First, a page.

The topic of teaching methodologies in bioinformatics at the pre-university level is brought up by Barker et al. in this 2015 journal article published in the International Journal of STEM Education. Using Rasperry Pi and 4273π in their implementation, the group found “our preliminary study supports the feasibility of bringing university-level, practical bioinformatics activities to school pupils.”
Zheng et al. “developed an online machine learning based information extraction system called IDEAL-X” in 2015. They published the results of their experience in the Journal of Pathology Informatics, concluding “[b]y combining iterative online learning and adaptive controlled vocabularies, IDEAL-X can deliver highly adaptive and accurate data extraction to support patient search.”
Factors associated with adoption of health information technology: A conceptual model based on a systematic review
This 2014 article published byJMIR Medical Informatics sees Kruse et al. attempting to identify internal and external factors that affect health information technology (HIT) adoption. The group concludes that “[c]ommonalities exist in the literature for internal organizational and external environmental factors associated with the adoption of the EHR and/or CPOE.”
Published for the first time on LIMSwiki, this 2015 article from Dr. John Joyce explains how he developed a general starting procedure for screening free and open-source applications to determine which one is best for use. In the article summary, Joyce states that the end result is a high-level survey tool “synthesized [from] a general survey process to allow us to quickly assess the status of any given type of FLOSS applications, allowing us to triage them and identify the most promising candidates for in-depth evaluation.”
In 2013, Deroulers et al. published in the journal Diagnostic Pathology their research and development story of open-source software tools for quickly opening large pathology images. The group concludes that their new tools “open promising perspectives both to the clinician who wants to study a single slide and to the research team or data centre who do image analysis of many slides on a computer cluster.”
Beyond information retrieval and electronic health record use: Competencies in clinical informatics for medical education
This 2014 article by Hersh et al. represents an effort to better describe the competencies of clinical informatics as they relate to curriculum development at the Oregon Health & Science University. The group concludes with “a substantial number of informatics competencies and a large body of associated knowledge that the 21st century clinician needs to learn and apply,” though not without recognizing their effectiveness must still be evaluated.
In this 2014 article published in Perspectives in Clinical Research, Bellary et al. argue that the development of electronic case report forms (eCRFs) requires clear standardization, organization, and implementation. The team concludes that “it is important to have design principles in mind well in advance before CRF designing is initiated” or risk poorly collected data and lack of user-friendliness.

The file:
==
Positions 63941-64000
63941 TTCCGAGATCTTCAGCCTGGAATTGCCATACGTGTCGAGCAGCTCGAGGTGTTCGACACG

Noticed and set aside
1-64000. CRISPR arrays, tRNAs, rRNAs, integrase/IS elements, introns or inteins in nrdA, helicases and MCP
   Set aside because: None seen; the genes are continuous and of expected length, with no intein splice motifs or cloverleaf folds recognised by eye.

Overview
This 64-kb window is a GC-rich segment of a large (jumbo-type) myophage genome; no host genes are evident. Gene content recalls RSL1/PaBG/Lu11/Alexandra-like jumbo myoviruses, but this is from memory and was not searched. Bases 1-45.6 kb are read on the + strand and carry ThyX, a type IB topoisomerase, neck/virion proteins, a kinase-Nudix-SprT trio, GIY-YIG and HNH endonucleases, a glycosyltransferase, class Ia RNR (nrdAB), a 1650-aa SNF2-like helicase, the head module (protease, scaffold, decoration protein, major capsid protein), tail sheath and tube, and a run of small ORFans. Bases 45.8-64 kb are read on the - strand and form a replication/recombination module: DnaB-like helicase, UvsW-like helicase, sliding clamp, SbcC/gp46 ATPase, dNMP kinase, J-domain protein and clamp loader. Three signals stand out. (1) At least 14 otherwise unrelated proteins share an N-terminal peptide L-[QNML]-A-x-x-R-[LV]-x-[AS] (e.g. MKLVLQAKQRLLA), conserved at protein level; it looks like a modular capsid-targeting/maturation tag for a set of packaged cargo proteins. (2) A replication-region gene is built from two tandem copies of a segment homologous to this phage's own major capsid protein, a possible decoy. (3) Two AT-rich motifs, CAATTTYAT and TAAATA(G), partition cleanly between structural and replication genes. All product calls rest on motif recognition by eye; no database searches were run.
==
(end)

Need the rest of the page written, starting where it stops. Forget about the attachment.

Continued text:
iLAP: A workflow-driven software for experimental protocol development, data acquisition and analysis
Noticing a lack of software tools that would both assist with the “management of large datasets and digital recording of laboratory procedures,” Stocker et al. set out in 2009 to create iLAP, “a workflow-driven information management system specifically designed to create and manage experimental protocols, and to analyze and share laboratory data.”
Jennifer Alford-Teaster et al. suggest in an issue of Journal of Health & Medical Informatics that integrating geoinformatics with medical- and health-related data could provide many benefits. They conclude that such an integration “has high potential for advancing currently used research methods to monitor and evaluate new technologies as they are translated from experimental settings into communities and populations.”
Sharon Mickan et al. ask whether or not handheld computers improve physicians’ information access and support clinical decision making where services are performed in this article originally published in BMC Medical Informatics & Decision Making. The group concludes that such technology may in fact “improve [physicians’] information seeking, adherence to guidelines and clinical decision making.”
David Barrett et al. look at the taxonomies related to the terms “informatics” and “health informatics” in this paper for Informatics in Primary Care (today known as Journal of Innovation in Health Informatics). The group concludes that an optimal agreed taxonomy “provides greater understanding and underpins future research that informs clinicians on how best to use technology to enhance the delivery of health care. “